When it comes to change, we all believe we must do something completely drastic to improve our lives. It doesn’t amount to much if we simply strive to work harder in our jobs or aim to be more kind-hearted towards people. Instead, we must climb the metaphorical Mount Everests in all aspects of our lives.
I’m not saying that you shouldn’t strive for monumental achievements, rather, I’m trying to point out the flaw in never being satisfied with ourselves when we experience small progress. If you can never see small amounts of progress as huge accomplishments, you will not have the momentum to keep persisting towards the huge feats you desire to complete. Our problem is that we see success as a destination—rather than a daily routine implemented in our lives.
At the end of the day, your daily habits will cost you. Whether it’s time or productivity; habits will affect your life. I want to make it a habit to not just hear, but listen. When we speak, we often expose our deepest longings, yet refuse to dedicate the discipline to achieve those desires. We’re hearing our own expectations, but not letting them dwell deeply in our thought life to ignite change. We often know the priorities that are of value to us, yet we choose to ignore what we know will produce fruit in our lives. Instead, we look to those distractions that tear it down in an instant. Do you know why?
There’s a natural, radical division in every human being; the desire to be virtuous and the desire to serve our own selves. Both sides internally struggle to prevent the other from fully enjoying life. In our flesh, we will continually endure this losing battle. But when we are won to Christ, He reigns and defeats this never-ending, vicious struggle and awards us with the victory. Before, we set expectations for ourselves and goals that fulfilled our own selfish desire for control. But now, our eyes focus on a prize not in the world, but residing supernaturally with Christ. We still fight the inner battles of the flesh, but with the confidence that they will always be overpowered by Jesus. Yes, we will often fall into our old habits, but those habits won’t satiate the void in our hearts like they used to because we long to be completed in Christ. When we fall short, there is no need for our entire world to crumble around us.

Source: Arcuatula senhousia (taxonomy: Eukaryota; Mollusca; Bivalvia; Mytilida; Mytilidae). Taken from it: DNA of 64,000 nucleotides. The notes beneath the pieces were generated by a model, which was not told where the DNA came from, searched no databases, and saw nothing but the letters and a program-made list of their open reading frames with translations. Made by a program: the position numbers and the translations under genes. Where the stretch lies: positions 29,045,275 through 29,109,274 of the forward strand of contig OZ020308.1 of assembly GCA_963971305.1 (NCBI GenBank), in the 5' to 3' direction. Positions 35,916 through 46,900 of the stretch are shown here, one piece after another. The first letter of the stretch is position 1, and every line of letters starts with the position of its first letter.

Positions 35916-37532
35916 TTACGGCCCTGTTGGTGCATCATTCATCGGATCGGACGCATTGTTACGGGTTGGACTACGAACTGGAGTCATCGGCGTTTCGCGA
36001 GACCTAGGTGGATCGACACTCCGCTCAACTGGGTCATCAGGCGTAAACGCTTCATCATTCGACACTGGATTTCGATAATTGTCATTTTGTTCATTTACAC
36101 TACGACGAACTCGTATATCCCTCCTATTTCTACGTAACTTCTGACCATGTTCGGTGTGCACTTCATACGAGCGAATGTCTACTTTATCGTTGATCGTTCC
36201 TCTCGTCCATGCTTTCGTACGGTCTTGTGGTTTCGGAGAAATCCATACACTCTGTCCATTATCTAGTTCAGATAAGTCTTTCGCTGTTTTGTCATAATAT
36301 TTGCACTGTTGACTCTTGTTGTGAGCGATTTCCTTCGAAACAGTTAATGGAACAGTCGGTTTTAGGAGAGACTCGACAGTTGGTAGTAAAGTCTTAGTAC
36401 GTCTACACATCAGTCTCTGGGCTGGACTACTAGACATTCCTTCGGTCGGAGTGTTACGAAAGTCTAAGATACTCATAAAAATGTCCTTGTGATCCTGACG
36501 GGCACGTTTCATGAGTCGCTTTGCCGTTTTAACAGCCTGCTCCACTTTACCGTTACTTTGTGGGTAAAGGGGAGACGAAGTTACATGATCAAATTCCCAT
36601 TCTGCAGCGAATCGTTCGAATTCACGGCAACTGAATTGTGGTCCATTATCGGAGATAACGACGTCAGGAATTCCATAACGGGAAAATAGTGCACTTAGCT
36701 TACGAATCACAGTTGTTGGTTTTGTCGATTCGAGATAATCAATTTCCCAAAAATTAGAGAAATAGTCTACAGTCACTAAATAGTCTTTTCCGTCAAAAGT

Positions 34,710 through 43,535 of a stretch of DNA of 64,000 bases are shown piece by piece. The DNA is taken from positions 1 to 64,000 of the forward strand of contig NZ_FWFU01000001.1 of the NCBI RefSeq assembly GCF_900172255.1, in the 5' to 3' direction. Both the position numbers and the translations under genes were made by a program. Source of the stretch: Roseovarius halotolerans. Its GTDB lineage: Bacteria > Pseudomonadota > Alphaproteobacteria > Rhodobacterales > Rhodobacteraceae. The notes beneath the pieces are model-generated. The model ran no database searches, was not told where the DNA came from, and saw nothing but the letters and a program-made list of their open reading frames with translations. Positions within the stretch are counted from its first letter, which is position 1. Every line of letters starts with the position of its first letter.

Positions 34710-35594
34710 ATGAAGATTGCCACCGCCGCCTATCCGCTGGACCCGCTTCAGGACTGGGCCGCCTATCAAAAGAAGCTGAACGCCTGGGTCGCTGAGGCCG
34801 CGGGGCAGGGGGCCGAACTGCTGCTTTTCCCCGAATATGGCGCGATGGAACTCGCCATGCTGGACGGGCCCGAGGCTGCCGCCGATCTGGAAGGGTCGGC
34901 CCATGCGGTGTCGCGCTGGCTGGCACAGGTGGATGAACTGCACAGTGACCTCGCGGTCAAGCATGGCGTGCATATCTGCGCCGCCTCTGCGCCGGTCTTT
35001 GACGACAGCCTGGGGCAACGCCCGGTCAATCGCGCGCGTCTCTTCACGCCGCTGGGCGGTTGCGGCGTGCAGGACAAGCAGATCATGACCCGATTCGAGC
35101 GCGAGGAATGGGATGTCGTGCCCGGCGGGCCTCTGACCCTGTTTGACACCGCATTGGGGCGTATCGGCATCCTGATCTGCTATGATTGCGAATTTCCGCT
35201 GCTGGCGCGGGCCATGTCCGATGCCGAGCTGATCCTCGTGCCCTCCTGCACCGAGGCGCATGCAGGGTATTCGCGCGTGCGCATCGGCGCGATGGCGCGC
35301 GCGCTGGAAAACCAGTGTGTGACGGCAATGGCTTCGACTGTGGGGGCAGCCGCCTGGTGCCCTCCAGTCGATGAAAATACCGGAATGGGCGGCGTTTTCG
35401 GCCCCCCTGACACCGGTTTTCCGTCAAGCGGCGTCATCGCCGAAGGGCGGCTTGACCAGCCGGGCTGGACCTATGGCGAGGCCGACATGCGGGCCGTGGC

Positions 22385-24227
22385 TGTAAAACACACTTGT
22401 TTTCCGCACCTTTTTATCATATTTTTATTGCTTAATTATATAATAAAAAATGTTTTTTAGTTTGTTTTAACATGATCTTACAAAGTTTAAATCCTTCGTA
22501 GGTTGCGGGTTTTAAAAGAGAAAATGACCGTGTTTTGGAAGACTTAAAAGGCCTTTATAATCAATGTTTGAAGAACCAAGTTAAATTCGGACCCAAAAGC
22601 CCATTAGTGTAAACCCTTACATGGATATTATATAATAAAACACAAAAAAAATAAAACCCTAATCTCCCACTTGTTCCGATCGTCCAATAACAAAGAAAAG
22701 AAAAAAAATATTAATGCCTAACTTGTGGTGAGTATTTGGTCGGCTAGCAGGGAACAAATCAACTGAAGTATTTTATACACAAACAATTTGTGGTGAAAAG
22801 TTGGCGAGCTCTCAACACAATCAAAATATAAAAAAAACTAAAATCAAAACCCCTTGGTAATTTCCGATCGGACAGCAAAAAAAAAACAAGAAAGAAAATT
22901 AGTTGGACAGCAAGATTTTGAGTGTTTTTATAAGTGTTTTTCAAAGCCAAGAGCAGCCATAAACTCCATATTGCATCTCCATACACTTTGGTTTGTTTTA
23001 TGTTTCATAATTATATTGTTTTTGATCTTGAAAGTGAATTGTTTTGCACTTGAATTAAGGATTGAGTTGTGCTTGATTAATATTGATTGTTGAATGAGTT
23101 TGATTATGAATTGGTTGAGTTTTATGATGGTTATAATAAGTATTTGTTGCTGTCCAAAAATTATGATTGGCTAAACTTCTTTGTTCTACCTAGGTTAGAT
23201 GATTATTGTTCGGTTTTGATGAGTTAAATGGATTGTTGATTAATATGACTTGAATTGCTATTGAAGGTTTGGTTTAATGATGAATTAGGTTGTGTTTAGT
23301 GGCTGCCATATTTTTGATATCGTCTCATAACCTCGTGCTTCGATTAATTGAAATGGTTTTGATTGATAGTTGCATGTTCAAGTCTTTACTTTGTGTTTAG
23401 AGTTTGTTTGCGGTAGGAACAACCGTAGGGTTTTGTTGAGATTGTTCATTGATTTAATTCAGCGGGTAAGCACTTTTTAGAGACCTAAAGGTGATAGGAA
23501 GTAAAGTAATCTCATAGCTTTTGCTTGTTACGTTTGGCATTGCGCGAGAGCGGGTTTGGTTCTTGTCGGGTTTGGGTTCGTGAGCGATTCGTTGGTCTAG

In these moments, we will focus less on our shame and guilt, and focus more on Christ’s death on the cross. The cross where He willingly gave His life so that we can live in freedom, and ultimately, use that freedom to bring Him glory.
“Whatever you do, do your work heartily, as for the Lord rather than for men… It is the Lord Christ whom you serve.” Colossians 3:23, 24
In freedom, hope remains. Every person has a desire to improve as long as there is hope. When you achieve something for yourself, there’s hope, and it shows that you are capable of reaching an even higher aspiration. If anyone can dedicate themselves to discipline, then how much more power in discipline do we as followers of Christ have? We can find joy in growing daily, not just in our major accomplishments.
As Christ followers, our convictions become our resolutions. Listen to what Christ is speaking to you every day as you seek time alone with Him. To what is He drawing your attention? He knows exactly what trials and encounters to put you through for you to look more and more like Him.
Each one of us will go through different phases of goal setting and redefining our priorities, but we can all find unity in setting our eyes and hearts on the cross. We are not fighting alone, and this is a beautiful picture. We can all resolve to extend grace more, share more, pray more, exercise faith more, worship more, serve more, and love more.
“We are what we repeatedly do. Excellence, then, is not an act, but a habit.”
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